Farming in America became more of a business than a way of life during the twentieth century. As farmers were driven to increase production, they were also driven deeper into debt to buy facilities, machinery, chemicals and high-yield biologicals. Their role in the natural world was overwhelmed by global markets and financial obligations. Meanwhile, agricultural products got incorporated into consumer advertising that typically sells the sizzle and not the steak. Commercial images of beef products haunt the consumer’s mind just as they wandered into the paintings of Albert Oehlen, a German artist who showed recently in Chicago.
It’s the images of Holstein dairy cows that have wandered into the paintings of Wisconsin artist, Craig Blietz. Browsing the internet, you discover that dairy cows are a popular subject for self-taught artists. Blietz, however, is hardly self-taught. Like a trained abstract painter, he takes advantage of the amorphous dark blotches on the Holstein’s white hide to toggle between spatial depth and surface pattern. Like a trained figurative realist, he builds forms that reflect the inner dynamics of muscle and bone. Like a contemporary conceptualist, he works with rural semiotics rather than pastoral vistas of what a tourist might see.
Everything is well-made with an economy of means. Just a few brushstrokes and strong contours define large areas of color. The results are usually not all that exciting. The emphasis is on graphic design and recognizable figuration rather than color, luminosity, or other painterly qualities. Most of these paintings are named after crops grown in Wisconsin: oats, winter wheat, flax, hops. These depictions of cultivars are decorative, and not made any more profound by the artist’s application of their Latin names: avena, linum, lupulus, aestivum. Nor do the images of a browsing cow or two make them any more interesting. Their comfortable ordinariness would best decorate a county courthouse or farmers’ co-op.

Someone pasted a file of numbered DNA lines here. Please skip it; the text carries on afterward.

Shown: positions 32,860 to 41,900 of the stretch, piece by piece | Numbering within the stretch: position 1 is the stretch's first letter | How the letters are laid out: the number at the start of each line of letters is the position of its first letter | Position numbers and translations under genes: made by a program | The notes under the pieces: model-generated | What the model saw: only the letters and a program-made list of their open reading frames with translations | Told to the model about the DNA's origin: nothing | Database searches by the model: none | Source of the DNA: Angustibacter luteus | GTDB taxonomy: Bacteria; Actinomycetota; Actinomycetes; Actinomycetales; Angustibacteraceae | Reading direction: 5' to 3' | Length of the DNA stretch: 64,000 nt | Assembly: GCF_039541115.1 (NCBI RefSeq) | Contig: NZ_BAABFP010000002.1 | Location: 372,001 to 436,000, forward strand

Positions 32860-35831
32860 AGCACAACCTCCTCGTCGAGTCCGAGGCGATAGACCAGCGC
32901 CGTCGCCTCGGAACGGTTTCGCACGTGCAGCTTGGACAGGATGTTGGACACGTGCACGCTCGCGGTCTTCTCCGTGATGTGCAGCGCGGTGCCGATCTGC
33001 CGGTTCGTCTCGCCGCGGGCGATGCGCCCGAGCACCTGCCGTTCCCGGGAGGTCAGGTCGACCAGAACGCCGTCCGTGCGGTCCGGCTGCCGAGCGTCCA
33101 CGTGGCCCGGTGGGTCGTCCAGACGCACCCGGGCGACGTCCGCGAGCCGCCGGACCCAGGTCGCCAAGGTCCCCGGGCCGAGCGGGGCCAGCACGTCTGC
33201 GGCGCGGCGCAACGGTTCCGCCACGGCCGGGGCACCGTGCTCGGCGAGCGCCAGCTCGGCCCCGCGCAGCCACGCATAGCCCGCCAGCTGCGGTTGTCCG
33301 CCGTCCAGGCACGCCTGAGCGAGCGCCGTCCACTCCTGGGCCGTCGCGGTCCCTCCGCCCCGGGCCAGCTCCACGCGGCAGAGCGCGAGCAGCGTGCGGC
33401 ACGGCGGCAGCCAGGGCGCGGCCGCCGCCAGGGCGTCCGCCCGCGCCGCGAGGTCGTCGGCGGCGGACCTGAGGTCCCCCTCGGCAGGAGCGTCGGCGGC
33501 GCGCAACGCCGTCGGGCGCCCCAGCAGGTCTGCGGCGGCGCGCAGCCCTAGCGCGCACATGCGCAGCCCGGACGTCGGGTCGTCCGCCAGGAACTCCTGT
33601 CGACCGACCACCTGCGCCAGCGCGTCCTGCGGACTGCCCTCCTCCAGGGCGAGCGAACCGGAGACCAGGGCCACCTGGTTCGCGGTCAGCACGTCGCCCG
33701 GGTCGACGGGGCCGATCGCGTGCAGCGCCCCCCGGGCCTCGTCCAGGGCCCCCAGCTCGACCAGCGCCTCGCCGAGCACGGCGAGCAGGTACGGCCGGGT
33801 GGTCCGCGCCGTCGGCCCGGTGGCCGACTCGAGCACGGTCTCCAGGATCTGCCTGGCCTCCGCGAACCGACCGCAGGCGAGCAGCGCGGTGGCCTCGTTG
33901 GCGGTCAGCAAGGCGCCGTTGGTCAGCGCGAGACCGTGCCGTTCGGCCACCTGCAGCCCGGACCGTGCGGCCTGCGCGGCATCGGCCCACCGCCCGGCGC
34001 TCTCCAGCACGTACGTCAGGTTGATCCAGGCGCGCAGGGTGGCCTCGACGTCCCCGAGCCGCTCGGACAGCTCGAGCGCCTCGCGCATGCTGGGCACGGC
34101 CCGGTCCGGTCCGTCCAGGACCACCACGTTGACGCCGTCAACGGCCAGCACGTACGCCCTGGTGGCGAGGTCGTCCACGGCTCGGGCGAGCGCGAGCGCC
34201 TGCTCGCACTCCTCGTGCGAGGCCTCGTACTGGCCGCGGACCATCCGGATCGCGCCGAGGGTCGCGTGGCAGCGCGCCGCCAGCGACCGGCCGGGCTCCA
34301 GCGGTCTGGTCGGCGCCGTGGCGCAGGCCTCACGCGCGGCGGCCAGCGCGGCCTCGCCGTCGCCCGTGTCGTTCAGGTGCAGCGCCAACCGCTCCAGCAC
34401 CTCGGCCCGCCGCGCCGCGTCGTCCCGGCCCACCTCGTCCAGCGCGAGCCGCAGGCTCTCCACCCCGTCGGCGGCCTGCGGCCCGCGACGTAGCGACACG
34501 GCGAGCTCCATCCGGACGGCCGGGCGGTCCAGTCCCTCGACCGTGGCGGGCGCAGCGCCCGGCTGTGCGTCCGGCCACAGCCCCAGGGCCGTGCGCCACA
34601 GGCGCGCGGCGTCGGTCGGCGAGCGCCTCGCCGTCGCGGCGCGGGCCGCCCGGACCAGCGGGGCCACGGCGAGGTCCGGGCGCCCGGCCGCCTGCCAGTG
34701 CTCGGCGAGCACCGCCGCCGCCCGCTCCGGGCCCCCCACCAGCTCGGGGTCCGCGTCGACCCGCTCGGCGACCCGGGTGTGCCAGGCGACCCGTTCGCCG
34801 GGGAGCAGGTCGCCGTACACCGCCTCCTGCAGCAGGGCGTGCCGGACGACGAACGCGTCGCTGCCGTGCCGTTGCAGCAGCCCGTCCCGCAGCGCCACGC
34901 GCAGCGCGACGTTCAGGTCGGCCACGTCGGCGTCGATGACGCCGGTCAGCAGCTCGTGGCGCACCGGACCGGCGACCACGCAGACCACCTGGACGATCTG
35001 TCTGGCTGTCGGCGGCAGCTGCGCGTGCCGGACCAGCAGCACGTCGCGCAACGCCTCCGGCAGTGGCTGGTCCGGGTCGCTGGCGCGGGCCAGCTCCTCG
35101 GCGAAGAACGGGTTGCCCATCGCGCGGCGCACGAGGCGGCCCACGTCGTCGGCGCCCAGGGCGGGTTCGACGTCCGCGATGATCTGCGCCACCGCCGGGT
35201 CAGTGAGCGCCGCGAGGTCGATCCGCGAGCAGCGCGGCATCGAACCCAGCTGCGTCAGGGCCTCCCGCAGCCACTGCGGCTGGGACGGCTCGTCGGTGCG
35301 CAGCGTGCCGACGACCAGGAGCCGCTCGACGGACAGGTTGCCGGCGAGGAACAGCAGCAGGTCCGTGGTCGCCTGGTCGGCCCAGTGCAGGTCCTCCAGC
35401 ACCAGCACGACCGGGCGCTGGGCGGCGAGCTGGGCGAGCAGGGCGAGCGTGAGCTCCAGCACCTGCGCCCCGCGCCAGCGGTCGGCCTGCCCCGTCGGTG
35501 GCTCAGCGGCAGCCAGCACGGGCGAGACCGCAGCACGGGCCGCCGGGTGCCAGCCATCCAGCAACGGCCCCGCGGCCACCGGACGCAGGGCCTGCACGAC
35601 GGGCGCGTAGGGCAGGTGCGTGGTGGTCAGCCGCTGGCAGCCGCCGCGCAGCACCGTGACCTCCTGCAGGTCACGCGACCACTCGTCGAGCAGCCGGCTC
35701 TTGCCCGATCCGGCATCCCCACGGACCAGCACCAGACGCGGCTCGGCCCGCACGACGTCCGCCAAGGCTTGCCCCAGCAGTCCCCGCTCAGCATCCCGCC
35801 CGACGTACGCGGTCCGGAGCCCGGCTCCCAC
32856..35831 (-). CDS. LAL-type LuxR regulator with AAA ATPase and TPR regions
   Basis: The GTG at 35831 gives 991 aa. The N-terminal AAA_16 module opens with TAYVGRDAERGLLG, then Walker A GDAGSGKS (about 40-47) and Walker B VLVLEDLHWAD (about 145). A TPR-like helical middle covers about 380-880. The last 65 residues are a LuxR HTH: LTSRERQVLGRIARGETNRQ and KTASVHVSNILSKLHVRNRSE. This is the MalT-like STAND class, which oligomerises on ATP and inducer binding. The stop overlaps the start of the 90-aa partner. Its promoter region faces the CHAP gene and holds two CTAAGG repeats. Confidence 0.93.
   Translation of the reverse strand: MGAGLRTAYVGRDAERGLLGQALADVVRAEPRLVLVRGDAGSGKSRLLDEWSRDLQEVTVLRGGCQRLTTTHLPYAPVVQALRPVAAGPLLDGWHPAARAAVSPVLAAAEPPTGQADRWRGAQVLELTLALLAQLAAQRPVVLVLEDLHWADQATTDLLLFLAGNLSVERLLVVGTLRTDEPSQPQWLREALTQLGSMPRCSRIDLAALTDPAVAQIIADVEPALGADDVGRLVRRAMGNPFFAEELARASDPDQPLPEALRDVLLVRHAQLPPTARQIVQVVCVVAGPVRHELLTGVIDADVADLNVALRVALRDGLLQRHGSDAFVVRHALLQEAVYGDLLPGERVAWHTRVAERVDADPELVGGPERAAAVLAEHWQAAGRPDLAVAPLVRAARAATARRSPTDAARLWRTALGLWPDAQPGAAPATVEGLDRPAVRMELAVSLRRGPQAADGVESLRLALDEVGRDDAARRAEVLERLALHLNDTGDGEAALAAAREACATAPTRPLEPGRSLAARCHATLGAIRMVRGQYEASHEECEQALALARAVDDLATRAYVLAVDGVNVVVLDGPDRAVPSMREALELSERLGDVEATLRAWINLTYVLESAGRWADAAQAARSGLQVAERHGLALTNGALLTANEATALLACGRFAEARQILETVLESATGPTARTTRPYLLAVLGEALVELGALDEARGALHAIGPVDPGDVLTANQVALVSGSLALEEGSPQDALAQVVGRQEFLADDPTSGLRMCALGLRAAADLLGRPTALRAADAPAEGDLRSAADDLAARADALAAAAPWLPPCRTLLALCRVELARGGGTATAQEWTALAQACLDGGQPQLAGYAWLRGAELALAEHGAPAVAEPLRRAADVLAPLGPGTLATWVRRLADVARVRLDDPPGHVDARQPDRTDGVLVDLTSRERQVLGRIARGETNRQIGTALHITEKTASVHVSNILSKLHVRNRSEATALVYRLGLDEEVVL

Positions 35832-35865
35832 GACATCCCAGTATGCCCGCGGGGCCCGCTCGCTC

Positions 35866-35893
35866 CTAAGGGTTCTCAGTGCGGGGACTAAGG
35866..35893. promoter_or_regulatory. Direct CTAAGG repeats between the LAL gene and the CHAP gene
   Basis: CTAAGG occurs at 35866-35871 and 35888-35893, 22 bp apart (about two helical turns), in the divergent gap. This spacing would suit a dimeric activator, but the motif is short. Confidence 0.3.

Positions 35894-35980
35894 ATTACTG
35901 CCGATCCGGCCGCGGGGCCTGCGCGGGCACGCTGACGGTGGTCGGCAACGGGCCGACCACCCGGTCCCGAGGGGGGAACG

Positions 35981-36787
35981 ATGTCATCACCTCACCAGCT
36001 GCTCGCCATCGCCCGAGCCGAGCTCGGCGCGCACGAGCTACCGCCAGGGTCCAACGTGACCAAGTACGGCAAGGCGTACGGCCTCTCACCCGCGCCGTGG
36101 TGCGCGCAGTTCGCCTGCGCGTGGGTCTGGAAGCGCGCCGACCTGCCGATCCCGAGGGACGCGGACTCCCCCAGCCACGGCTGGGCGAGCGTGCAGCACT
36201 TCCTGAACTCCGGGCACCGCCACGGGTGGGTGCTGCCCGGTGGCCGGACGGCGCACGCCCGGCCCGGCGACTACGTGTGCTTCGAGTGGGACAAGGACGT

There are a few remarkable exceptions. In “Herd,” the painting which shares its title with the entire exhibition, the viewer may well feel intimidated. Even if they are gentle beasts, there are way too many large cows packed tightly together, looming above and moving toward the viewer. In a much smaller piece, “Terra Maize,” we are given what appears to be the facial portrait of a single cow, with all the dignity, sensitivity and precise use of earth tones one might expect in a portrait by Rembrandt.
Though presenting the business-like reality of contemporary farming, these paintings do not address the current crisis in the dairy industry. Milk prices have been low for four years. Wisconsin lost 500 dairy farms in 2017, and the industry has trended downward for decades. Between 1992 and 2002, the number of dairy farms in Door County, where the artist lives, declined forty-six percent. It may be that the current business model for dairy farming is not sustainable for either farmers or the environment. It may be that both artists and farmers should be approaching rural life in a very different way.
Craig Blietz’s “Herd” shows through March 2 at Tory Folliard Gallery, 233 North Milwaukee Street, Milwaukee.